Sports A Field

The Lost Art of Stalking

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Getting as close as possible to a game animal is an exciting and rewarding way to hunt.

Photo above: In spot-and-stalk hunting, you’ll spend a significant amount of time glassing. Good optics are a necessity. Photo by Kelly Ross.

A few years back, a friend and I were hunting pronghorn antelope in southern Alberta. We were excited to finally be out on opening morning, glassing the open plains for “speed goats” after eight long years of applying in the draw. Lots of advance planning and scouting had been done so that we could make the most of this rare opportunity, and the first light of day found us glassing an area where we had seen a number of good bucks.

It didn’t take long to locate a herd of antelope with several bucks, including a couple of shooters, so we immediately began working on a strategy to get us within decent shooting range. Unfortunately, while glassing the terrain for a suitable route that would allow us to stay out of sight of the antelope on our approach, I soon found that we were not the only ones interested in these bucks. I could see a pickup parked in the distance and my binocular quickly picked up a couple of hunters lying prone in the sagebrush a few yards from their truck.

There was no way for us to proceed as planned, since the other hunters were between us and the antelope, on the exact route we would have used for our stalk, so we decided to sit tight and wait to see what the other hunters did. If they put a stalk on the antelope and bumped them, there was a good chance the herd might follow the ridgeline we were glassing from and give us a chance at one of the bucks.

We waited for a bit, anticipating that the hunters would follow the same route we had picked out, which would put them within a couple of hundred yards of the antelope, but the minutes clicked by and there was no sign of movement. My hunting partner had just leaned towards me and whispered, “I wonder when they are going to get moving?” when a shot rang out. We looked at each other in disbelief as the antelope instantly kicked into overdrive and began running toward us. Two more shots from the other hunters helped speed them on their way, and we just watched in silence as the antelope blew by us at warp speed.

The hunters were at least 700 to 800 yards from the antelope when they shot–way past what I would consider a “reasonable” shooting distance. All I could do was shake my head. Why the hunter attempted to take a shot at that distance was beyond me, as there was an obvious seasonal runoff depression that would easily have allowed them to get much closer to the bucks while staying out of sight.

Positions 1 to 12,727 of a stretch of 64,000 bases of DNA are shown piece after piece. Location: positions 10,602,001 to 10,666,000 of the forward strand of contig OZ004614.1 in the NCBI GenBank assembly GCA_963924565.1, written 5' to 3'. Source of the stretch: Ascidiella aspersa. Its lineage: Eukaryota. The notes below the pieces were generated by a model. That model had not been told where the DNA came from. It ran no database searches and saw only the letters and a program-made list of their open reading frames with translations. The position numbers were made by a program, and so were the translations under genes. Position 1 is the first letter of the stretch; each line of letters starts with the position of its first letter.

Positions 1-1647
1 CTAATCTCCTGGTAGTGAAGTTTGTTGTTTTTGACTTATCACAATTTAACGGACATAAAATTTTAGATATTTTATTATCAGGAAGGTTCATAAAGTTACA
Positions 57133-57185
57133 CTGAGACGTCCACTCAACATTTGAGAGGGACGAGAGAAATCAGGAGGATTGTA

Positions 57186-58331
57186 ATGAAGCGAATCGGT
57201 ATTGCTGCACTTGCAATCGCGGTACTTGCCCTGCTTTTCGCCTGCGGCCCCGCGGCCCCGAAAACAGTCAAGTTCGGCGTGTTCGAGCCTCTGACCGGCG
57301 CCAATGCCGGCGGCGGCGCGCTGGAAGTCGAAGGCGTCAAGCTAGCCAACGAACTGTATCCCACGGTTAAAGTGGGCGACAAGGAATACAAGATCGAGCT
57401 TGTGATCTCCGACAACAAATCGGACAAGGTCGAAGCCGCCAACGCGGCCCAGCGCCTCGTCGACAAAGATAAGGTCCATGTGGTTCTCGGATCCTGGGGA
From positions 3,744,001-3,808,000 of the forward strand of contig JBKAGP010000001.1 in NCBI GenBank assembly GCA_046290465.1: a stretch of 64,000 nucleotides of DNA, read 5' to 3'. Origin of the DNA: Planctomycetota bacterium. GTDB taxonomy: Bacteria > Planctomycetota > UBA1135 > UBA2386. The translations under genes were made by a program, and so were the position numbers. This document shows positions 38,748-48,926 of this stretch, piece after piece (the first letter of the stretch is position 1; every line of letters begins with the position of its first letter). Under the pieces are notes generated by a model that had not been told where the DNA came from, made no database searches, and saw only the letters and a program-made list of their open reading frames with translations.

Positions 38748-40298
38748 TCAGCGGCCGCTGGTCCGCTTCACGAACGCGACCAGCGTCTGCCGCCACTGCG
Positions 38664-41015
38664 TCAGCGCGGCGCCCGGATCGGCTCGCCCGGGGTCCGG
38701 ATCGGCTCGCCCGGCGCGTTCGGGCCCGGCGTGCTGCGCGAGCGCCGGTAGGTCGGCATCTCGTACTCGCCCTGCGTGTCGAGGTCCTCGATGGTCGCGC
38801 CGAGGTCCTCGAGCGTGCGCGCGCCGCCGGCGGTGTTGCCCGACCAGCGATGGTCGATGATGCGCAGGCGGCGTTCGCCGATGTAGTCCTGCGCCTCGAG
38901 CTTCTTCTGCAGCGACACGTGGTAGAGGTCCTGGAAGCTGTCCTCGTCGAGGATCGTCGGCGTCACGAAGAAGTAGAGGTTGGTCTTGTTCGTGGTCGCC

With the antelope herd speeding toward the next county, my buddy and I walked back to the truck so we could go glass some other areas where we had seen antelope. On the way we had to drive by the other hunters, so we stopped to talk to them for a few minutes. They had been unaware that they had an audience until they saw our truck approaching, and the hunter who had done the shooting seemed to be genuinely surprised at the fact that he had missed the buck he had selected. 

I asked why they hadn’t tried to get closer by following the dry creek bed and it was immediately apparent that they had not even contemplated the idea of getting closer. A rangefinder had been used to determine the distance. The shooter’s custom rifle, chambered in one of the newer 6.5mm cartridges and topped with a big, expensive scope, completed the picture. He had dialed the scope in for the distance displayed on the rangefinder, and just couldn’t understand why the pronghorn buck he selected wasn’t lying in the sagebrush.

After forty-five years of guiding big-game hunters, I have seen a lot of fads come and go. Improvements in technology have changed many things in our lives, and that applies to hunting as well. Virtually everything we use in the game fields has seen significant advances in performance and most recently this has resulted in a proliferation of rifles, scopes, and ammunition that are capable of making a 1,000-yard shot in a hunting scenario.